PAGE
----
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Sodium Detected In Extrasolar Planet's Atmosphere

The atmosphere of a planet orbiting a star outside our solar system has been detected for the first time. And, in another first, information about its chemical composition has been gathered.

The achievement was made by a recent student visitor to the National Center for Atmospheric Research and an NCAR senior scientist.

Their unique observations from NASA's space-based Hubble telescope demonstrate that it is possible to measure the chemical makeup of extrasolar planetary atmospheres -- and potentially to search for chemical markers of life beyond Earth.

Lead investigator David Charbonneau, a former graduate student fellow at NCAR, and NCAR's Timothy Brown used the Hubble telescope's spectrometer to detect the presence of sodium in the extrasolar planet's upper atmosphere.

Charbonneau is now at the California Institute of Technology. The National Science Foundation, NCAR's primary sponsor, and NASA supported the research.

"Only a decade ago, planets outside the solar system were still in the realm of science fiction," says Charbonneau. "Searching for a star's unseen planetary companion was crazy. Hoping to see its atmosphere was even crazier." Now planets are discovered monthly, and even their atmospheres are in reach, he says. "Suddenly, discussing searches for Earth-like planets seems quite reasonable."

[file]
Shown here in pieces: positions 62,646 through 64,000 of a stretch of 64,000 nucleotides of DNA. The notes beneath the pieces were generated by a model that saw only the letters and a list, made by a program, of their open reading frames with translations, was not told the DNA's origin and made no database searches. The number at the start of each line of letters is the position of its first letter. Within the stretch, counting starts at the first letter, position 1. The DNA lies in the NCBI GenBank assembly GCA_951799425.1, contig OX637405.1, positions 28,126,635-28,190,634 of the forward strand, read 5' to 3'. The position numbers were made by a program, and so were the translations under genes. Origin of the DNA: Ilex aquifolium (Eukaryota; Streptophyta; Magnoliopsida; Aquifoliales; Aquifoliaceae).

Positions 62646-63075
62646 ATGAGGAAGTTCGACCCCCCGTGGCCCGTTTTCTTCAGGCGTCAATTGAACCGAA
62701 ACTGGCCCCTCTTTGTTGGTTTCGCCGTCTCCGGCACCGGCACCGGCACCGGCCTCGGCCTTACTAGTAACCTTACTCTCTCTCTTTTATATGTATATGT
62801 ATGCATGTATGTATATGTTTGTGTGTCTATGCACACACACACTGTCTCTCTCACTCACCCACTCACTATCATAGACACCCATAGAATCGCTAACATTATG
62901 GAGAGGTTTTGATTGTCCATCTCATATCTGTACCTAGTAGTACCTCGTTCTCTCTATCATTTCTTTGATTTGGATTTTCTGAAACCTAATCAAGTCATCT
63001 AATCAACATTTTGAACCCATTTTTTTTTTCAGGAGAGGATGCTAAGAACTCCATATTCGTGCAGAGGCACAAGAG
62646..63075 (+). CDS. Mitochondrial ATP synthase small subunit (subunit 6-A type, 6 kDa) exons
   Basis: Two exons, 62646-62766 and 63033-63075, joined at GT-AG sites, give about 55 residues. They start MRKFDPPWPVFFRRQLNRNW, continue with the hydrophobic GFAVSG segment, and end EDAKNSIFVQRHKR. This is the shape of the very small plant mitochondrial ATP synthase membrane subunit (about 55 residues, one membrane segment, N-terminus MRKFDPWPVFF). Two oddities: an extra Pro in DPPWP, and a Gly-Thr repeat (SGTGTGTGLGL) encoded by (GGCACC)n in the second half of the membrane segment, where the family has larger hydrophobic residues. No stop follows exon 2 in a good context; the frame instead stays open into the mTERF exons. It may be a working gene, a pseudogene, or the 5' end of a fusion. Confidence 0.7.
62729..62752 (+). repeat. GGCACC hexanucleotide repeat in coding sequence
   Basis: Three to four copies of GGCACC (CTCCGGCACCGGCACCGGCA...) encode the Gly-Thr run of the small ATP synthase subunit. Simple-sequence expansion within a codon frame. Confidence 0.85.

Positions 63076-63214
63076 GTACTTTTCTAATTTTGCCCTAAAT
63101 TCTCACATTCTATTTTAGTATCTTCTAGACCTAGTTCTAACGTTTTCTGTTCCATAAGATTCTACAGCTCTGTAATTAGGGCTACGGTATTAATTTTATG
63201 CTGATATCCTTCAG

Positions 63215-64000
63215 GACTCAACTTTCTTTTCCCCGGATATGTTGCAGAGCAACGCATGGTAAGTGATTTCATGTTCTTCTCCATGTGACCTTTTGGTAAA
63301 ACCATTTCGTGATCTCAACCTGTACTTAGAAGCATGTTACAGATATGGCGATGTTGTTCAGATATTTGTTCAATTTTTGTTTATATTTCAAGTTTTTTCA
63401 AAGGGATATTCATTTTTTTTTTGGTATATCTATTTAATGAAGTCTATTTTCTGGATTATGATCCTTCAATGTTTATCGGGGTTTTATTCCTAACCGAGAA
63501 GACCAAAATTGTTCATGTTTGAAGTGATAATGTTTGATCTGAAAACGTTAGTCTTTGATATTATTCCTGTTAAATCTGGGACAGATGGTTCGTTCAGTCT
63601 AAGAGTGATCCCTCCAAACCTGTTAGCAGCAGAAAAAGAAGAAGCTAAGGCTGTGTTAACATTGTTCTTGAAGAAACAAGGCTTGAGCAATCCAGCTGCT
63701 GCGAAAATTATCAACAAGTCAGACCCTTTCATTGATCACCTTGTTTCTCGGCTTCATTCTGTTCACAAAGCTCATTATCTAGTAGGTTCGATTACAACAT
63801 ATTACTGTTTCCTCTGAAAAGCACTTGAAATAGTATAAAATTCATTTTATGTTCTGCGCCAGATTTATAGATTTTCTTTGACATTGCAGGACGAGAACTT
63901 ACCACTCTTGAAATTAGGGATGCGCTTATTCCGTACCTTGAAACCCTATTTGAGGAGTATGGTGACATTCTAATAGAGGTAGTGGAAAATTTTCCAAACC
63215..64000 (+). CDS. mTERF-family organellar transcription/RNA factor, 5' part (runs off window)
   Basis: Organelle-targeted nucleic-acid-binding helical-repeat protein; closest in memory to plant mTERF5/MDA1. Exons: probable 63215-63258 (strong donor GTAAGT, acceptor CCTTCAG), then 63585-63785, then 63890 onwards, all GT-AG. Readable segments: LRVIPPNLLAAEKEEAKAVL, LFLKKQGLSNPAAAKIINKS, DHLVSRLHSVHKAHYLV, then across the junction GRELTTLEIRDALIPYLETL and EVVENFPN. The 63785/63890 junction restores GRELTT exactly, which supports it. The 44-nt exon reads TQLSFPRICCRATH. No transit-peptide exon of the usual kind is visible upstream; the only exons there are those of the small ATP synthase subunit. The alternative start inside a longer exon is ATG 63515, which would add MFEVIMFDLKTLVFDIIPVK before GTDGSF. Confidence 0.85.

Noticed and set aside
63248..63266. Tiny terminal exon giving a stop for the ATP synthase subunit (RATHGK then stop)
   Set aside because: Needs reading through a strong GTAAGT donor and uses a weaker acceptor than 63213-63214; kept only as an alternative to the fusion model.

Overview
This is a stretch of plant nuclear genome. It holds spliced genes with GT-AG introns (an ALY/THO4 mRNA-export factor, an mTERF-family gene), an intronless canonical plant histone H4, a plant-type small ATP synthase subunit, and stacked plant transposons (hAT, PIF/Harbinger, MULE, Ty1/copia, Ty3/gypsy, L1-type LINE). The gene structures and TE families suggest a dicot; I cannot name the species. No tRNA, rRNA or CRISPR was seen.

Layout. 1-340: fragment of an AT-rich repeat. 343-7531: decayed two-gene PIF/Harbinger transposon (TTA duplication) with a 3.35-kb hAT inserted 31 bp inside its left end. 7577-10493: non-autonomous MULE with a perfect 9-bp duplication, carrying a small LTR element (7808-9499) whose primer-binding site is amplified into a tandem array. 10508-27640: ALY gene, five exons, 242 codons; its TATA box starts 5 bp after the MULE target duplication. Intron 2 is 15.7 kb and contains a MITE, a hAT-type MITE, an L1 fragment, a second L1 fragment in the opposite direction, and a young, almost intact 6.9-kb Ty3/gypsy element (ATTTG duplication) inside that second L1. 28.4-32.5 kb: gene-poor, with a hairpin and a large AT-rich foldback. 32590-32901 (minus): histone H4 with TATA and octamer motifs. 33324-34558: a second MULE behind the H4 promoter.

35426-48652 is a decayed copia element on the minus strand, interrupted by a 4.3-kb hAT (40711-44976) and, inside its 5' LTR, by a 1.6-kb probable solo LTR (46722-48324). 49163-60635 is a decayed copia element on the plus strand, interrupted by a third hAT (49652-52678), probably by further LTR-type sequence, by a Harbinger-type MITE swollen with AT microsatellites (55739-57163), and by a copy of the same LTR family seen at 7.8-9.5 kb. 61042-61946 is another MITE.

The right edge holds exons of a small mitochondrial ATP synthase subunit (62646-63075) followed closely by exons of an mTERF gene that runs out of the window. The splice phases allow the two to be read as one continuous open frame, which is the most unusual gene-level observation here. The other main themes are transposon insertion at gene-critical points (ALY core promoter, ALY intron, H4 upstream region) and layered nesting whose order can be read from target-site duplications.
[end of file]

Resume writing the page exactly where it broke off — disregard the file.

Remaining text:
The graduate student and the senior scientist worked together at NCAR's High Altitude Observatory to develop their computer model and refine their observational approach. The model predicted which chemicals and how much of each to look for.

To take advantage of the particular strengths of the Hubble spectrograph, they narrowed their search to sodium.